20th century public health advances
1906 A health department was established in the city of Richmond, Virginia.
1907 A health department was established in the city of Norfolk, Virginia. The State Board of Health was reorganized, establishing Virginia’s State Health Department (VDH). Dr. Ennion G. Williams was appointed as Virginia’s first State Health Commissioner.
1908 The VDH central laboratory was established. The General Assembly provided that the State Board of Health could adopt, promulgate, and enforce reasonable rules and regulations for the protection of the public’s health. Pulmonary tuberculosis was made a reportable disease by law in Virginia.
1910 The VDH Bureau of Sanitary Engineering was created with responsibility for supervision over public water supplies, sewage, sewage treatment and swimming pools.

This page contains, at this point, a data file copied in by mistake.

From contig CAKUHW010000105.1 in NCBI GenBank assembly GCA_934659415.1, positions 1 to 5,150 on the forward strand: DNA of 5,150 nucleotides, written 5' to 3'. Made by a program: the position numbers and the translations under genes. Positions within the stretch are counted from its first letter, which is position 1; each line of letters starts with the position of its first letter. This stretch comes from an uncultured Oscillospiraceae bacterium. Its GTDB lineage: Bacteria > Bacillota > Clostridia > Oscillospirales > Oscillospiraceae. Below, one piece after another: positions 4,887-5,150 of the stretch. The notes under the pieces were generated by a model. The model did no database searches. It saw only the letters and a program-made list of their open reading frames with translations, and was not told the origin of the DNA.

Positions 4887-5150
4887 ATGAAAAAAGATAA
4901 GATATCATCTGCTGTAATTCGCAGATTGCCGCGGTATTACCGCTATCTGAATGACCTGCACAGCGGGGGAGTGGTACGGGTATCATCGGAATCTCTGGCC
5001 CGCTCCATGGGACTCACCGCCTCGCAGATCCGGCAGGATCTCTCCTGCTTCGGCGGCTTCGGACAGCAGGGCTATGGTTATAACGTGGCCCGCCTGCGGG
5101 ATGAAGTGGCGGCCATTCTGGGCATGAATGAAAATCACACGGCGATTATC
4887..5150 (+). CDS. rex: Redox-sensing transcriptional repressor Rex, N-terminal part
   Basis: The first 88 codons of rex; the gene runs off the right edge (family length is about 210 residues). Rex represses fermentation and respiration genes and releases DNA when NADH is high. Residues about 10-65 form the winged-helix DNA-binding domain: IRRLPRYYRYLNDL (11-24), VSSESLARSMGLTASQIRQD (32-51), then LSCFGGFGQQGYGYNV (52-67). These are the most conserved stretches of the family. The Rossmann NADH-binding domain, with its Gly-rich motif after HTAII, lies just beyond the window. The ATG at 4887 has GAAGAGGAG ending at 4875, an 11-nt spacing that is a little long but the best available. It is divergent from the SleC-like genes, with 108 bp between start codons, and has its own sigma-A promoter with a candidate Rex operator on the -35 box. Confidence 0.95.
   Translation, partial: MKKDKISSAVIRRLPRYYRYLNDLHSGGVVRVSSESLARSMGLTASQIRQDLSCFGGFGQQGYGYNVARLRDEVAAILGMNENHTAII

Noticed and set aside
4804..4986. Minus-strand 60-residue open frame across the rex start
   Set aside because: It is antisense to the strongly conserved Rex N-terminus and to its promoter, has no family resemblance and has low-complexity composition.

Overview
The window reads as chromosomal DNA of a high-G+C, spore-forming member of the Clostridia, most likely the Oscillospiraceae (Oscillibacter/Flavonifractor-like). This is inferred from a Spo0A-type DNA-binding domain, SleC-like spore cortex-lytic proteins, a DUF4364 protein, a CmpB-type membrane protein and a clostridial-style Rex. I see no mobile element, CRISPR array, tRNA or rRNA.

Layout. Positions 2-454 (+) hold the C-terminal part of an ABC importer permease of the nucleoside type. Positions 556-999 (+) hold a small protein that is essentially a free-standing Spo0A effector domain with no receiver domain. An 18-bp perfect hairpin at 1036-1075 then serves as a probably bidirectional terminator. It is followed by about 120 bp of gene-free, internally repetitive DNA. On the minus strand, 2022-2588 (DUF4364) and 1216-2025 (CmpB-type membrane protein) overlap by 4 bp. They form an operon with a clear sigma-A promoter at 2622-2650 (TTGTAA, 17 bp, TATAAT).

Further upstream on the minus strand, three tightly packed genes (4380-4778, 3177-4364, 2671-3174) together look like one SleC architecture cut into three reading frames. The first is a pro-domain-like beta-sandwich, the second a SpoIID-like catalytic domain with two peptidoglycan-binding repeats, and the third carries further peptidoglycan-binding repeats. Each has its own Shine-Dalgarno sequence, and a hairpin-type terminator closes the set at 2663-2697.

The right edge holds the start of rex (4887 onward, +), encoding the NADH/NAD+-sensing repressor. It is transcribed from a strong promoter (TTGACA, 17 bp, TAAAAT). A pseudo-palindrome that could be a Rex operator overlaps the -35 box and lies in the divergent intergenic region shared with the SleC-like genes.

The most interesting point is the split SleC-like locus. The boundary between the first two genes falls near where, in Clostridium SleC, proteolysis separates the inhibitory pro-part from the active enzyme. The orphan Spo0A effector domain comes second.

1912 State and territorial health authorities recommend telegraphic reporting of 5 diseases and monthly reporting (via letter) for 10 more. The first annual summary of Notifiable Diseases was compiled from 19 states, DC and Hawaii (a territory at the time).
1918 The Spanish influenza pandemic infected one third of the world’s population (an estimated 500 million people) and caused approximately 50 million deaths.
1921 The VDH Division of Mouth Hygiene was created.
1928 All states, as well as DC, Hawaii and Puerto Rico begin participating in notifiable disease reporting.
1932 The VDH Bureau of Rural Health was established, which later became the Office of Management for Community Health Services.
1934 The VDH Maternity Hospital licensing program was established.
1935 The Social Security Act was passed resulting in the establishment of the VDH Maternal and Child Health Bureau and the Crippled Children’s Bureau.
1946 Virginia established a statewide medical examiner system.